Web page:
Unconscious Thoughts After Reading the Instructions for Term Paper

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Unconscious Thoughts

After reading the instructions for this project, I closed all the windows and doors to my apartment, and set the stopwatch on my phone for 10 minutes. I composed myself, and then sat on my couch. It was nighttime, so that there were no audible sounds except the hum of the refrigerator and my own breathing. I closed my eyes and began to meditate. To help me do so, I inhaled slowly and deeply, before exhaling in an equally deliberate way. I attempted to concentrate solely on my breathing and to keep my mind bereft of other thoughts. My hands were on my side; my feet were firmly in front of me. I sat in the same position for the duration of the time. I experienced various feelings during this time period -- both a drowsiness and alertness. There were several thoughts that invaded my mind, despite my best efforts not to have them. When I heard the alarm of the phone ring, I got up and turned it off, and then began to write the reactions section of this document.


There were several reactions I made during this 10 minute stretch, both as they related to my internal processes and y external activities. After the first three or four minutes, I was no longer conscious of my breathing. I think this was a result of the drowsiness I was feeling. It was around this time that thoughts began to unwillingly come into my mind. First I found myself thinking about an uncle who has been unkind to me for the past several months. I was talking to my mother about him earlier in the evening and the sort of deteriorating relationships we seemed to be having. When I became fully conscious that I was no longer singularly meditating, I tried to reassert my focus on breathing and involuntarily shifted my feet. At this point, I think I induced the opposite effect because then I became hyper aware of myself and of my surroundings. I again became conscious of my breathing (which was no longer as pronounced as it once was). I also became aware of my arms and had to keep from moving my hands, and I became aware of my back against the couch. Additionally, other thoughts came into my mind. I began to think about some of my schoolwork, as well as other activities such as playing musical instruments. I ended the last several minutes struggling to meditate and thinking about such thoughts.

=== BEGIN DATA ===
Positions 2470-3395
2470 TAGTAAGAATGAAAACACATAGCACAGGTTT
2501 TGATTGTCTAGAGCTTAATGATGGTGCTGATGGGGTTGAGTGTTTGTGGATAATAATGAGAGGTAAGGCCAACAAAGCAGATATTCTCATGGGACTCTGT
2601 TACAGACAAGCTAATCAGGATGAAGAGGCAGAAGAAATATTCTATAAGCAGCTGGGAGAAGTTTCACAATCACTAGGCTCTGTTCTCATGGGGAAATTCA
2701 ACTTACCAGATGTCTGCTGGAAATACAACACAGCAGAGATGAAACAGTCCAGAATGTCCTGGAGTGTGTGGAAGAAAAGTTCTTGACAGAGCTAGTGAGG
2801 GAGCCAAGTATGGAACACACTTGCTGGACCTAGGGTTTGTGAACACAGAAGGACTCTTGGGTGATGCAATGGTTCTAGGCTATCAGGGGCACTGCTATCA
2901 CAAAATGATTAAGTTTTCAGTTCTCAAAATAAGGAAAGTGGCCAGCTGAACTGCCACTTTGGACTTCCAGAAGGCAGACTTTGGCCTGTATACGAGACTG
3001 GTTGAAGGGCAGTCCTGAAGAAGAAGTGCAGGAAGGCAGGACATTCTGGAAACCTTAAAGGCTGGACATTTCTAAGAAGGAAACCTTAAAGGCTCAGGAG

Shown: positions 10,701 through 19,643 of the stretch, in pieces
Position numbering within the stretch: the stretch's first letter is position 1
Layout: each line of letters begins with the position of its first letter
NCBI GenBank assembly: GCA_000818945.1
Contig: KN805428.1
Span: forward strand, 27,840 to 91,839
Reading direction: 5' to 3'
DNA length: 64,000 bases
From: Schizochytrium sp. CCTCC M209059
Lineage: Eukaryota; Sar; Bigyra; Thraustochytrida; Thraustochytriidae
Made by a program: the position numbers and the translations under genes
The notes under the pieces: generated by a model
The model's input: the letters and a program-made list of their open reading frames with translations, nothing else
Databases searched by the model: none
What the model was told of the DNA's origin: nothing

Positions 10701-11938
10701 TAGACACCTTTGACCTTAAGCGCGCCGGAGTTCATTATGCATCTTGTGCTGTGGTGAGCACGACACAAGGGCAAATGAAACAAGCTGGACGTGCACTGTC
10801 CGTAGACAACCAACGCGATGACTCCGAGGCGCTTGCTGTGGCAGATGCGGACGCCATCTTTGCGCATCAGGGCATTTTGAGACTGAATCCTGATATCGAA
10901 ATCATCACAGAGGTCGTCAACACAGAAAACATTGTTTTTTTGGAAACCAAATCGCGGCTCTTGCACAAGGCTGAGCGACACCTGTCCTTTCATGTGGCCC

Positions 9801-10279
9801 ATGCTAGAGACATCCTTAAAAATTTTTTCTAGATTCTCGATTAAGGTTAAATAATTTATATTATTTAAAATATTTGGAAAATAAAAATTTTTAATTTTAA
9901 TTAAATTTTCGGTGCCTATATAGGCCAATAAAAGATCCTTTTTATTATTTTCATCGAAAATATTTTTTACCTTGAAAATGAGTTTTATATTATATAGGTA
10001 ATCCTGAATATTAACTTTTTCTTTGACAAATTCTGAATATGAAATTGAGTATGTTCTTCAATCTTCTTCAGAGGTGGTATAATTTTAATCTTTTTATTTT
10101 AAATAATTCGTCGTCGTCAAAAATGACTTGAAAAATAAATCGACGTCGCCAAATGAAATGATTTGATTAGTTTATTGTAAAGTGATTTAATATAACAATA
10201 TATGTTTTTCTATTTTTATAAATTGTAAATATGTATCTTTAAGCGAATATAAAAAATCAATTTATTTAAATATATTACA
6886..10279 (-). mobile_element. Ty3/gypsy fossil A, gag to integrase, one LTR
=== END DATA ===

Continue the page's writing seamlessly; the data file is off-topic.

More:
Relationship of Findings to the Readings

The reading I did for this assignment (after I conducted my independent research) related to my results in a number of different ways. What I was doing in my research was trying to control my mind consciously. However, involuntary (or perhaps unconscious) thoughts did not allow me to completely clear my mind of thought -- which is what I was trying to do. My inability to control my thoughts is akin to the concept of Strate (2009) that "there is no way to get outside of the system" (p.64): this particular system being my mind. James (1892) discusses this same concept by referring to an "awareness" that is typically present in thinking (p. 177). Involuntary thoughts and actions are a reality, and proof of the limitations humans endure as a result of their consciousness. My involuntary thoughts and actions were part of the phenomena that is associated with hypnosis, which is an altered state of consciousness as related to thoughts and actions (Kirsch and Lynn, 1995, p. 846) and which is in essence what I was attempting to induce through my meditation.

Moreover, I think the main thing I learned from my research as related to the readings is the fact that in order to completely control one's conscious or unconscious mind, one would need to totally master it. Doing so is exacerbated by the fact that consciousness actually presents multiples "selves" of an individual and his awareness (Baars, 1997, p.142). The assertion of one's will in which an individual can make real some desire of his (James, 1892, p. 415), is not always possible with the mind. As the preceding references to involuntary actions and thoughts indicates, such mastery may be beyond the realm of human capacity for the simple fact…[continue]

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